By Diogenes ( articles ) | Sep 08, 2006
An anonymous Anglican clergyman (who reads uncannily like a cross between Edward Gibbon and P.G. Wodehouse's Reverend Heppenstall), penned the following Preface to an 1838 reprinting of the Authorised Version of the Bible. [Not, repeat not, a parody.] It begs to be read aloud, from a carved pulpit, by a scholarly divine in lawn sleeves. Oh for the optimism of those sublimely confident days!
Accustomed in the present day to the highest degree of civil and religious liberty that man perhaps can ever expect to enjoy, free to express our opinions without the terrors of the stake or the tortures of the rack to awe us into silence, or force us into dissimulation, it is with a mixture of curiosity and indignant surprise that we cast back our glance over a space of centuries, and see our ancestors struggling in all the mazes of ignorance and the labyrinths of superstition, alike passive under the mental tyranny of their monkish rulers and the bodily servitude of their despotic Lords. But every thing in this world changes, and excessive tyranny only more effectually prepares the way for perfect freedom. The minds of men in some degree induced to reason by the measures of Henry the Eighth were no longer to be blinded by false pretenses or intimidated by impotent threats, and the commencement of the Reformation dawned steadily and beautifully through the mists of papistic craft that the mental sloth of ages had permitted to accumulate. It is difficult for us to imagine the despotic control at that time exercised over the whole faculties, whether physical or mental, of our ancestors, and it requires some effort to picture to ourselves the revivifying effect that must have attended the spreading of the reformed doctrines. Men, who had seldom exerted their reasoning powers, were at once invited to discuss theological difficulties, and to solve the deepest mysteries of religion: and as by the reformed tenets every matter was open for discussion, there were few bounds set to inquiry; but various tenets and various opinions were as quickly spread, as eagerly adopted.
At this critical moment a translation of that Book, by all allowed to be the only proper guide of conduct, the only safe chart by whose aid man could hope to steer through the stormy seas and dangerous shoals with which his course is surrounded, was published and set forth: and its effect in hushing controversy and silencing factious clamour, may not unaptly be compared to that of the sun, when he breaks through the fast flitting clouds, and shining forth, dispels them by his brightness; and day, beautiful day, reigns in all its splendour.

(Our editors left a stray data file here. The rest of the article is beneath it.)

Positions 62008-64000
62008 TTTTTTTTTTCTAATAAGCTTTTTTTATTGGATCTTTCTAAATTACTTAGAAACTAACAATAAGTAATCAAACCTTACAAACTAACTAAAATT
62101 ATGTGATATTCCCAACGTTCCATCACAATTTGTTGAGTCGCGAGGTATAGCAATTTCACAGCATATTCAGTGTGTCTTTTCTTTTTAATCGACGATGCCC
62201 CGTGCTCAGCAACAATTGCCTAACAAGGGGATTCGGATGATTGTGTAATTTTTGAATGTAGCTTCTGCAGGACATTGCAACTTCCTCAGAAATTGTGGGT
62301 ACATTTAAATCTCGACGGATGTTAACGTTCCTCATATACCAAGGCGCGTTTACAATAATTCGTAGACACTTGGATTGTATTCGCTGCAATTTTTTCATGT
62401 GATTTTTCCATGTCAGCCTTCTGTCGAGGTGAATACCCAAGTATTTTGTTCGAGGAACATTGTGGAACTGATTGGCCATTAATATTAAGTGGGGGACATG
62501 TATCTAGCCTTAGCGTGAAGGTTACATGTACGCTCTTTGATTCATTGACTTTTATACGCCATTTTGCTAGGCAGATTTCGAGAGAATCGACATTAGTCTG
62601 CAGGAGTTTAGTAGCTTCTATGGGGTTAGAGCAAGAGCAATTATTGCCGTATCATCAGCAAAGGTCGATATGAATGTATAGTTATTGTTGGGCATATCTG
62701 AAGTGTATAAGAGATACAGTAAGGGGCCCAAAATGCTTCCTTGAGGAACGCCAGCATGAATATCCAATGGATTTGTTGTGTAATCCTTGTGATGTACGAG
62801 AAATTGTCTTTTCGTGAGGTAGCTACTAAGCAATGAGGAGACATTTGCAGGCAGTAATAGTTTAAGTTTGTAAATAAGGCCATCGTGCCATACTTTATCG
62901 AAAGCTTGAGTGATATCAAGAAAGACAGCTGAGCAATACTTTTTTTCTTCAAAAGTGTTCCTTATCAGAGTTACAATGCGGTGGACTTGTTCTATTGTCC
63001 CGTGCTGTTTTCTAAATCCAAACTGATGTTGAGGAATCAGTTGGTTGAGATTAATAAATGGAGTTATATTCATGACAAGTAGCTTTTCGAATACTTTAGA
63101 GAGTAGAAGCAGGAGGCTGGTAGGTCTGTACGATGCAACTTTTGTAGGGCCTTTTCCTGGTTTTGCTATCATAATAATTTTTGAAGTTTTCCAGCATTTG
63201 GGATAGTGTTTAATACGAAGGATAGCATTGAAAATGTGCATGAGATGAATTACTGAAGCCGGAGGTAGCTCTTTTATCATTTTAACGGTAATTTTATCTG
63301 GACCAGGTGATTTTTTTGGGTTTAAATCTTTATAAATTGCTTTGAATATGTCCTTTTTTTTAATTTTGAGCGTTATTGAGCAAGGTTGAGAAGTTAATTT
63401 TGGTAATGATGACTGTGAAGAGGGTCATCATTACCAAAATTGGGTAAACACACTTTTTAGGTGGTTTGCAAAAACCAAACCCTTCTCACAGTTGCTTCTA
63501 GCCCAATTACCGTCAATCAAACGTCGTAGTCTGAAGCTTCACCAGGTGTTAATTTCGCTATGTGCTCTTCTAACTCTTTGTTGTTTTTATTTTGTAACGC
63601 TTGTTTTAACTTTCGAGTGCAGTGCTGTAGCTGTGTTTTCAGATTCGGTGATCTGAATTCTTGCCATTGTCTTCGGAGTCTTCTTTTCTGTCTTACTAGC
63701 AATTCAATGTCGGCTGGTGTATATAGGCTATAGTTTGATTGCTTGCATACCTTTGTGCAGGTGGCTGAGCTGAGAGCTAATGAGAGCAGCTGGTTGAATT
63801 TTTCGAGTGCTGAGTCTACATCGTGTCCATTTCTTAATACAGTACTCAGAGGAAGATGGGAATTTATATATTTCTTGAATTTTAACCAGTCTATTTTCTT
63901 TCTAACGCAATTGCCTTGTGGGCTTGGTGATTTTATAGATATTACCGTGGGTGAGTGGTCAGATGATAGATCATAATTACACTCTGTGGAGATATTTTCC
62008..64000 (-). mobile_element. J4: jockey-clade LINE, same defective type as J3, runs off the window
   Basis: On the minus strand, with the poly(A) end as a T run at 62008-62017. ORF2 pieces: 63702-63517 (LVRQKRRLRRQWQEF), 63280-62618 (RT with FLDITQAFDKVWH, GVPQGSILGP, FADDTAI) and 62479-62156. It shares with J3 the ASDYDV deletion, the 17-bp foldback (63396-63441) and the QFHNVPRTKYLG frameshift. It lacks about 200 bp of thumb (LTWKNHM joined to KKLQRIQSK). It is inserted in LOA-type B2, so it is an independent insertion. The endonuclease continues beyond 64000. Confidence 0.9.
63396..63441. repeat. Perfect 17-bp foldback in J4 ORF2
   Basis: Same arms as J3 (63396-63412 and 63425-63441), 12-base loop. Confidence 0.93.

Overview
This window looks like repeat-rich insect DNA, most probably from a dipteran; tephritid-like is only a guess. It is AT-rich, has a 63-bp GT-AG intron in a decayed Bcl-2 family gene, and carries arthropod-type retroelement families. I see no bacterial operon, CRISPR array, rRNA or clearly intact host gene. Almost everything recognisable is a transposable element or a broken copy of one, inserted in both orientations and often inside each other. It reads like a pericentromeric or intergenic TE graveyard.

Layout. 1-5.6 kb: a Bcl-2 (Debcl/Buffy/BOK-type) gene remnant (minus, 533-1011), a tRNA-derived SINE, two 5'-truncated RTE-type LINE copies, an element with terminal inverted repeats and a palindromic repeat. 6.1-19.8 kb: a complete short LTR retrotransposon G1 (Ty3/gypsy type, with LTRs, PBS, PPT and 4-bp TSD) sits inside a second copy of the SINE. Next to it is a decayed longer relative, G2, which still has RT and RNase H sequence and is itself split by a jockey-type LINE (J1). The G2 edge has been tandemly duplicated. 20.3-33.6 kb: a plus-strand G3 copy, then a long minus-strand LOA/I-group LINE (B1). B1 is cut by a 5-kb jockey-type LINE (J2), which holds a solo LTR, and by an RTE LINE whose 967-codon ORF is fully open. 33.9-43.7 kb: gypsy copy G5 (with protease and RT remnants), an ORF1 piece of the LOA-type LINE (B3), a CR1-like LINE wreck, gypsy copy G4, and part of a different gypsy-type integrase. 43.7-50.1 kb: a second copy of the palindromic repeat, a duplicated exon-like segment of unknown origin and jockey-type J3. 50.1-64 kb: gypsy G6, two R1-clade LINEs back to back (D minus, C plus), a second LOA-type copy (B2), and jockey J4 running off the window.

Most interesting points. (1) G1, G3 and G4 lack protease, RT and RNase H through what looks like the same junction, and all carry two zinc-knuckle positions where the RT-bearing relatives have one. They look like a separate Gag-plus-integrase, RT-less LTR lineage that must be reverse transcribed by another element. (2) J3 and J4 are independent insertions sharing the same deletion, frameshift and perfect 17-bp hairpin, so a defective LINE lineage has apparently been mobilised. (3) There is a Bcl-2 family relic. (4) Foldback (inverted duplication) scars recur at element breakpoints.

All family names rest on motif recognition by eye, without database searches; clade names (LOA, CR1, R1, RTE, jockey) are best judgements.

The light that thus broke through the mental darkness of the reign of Henry the Eighth, fed as it was by the Holy Word of God, burnt purely and steadily; and although adverse winds and hostile gusts shook its flame for a time during the reign of Mary, they could not extinguish it, but left it to throw its calm and heavenly rays on our own and future ages.
The translation of the Bible is now for the first time reprinted, and words of ours are not necessary either to point out its worth or to extol its merit, or cite it for its interest or celebrate it for its rarety -- but it goes forth once again into the world as the labour of a man eminent for his piety and his learning, as a faithful version of the original Scriptures, and as one of the means to which we may gratefully ascribe the establishment of our present national religion.
Well, that certainly puts your Uncle Di in his place. What called to mind that superb gasconade was the following snip from the current Church Times (UK):
AN ANGLICAN CLERIC who converted to Hinduism has had his permission to officiate as a priest in the Ely diocese renewed for three years.
The inclusive approach. Were time-travel made available to our nameless Prefator, so that he could pop up today at Lambeth Palace to view his national religion in its 2006 condition, would he, I wonder, be tempted to modify his judgments of 1838? Or would he fit into our present age as comfortably and uncritically as he fit into his own?
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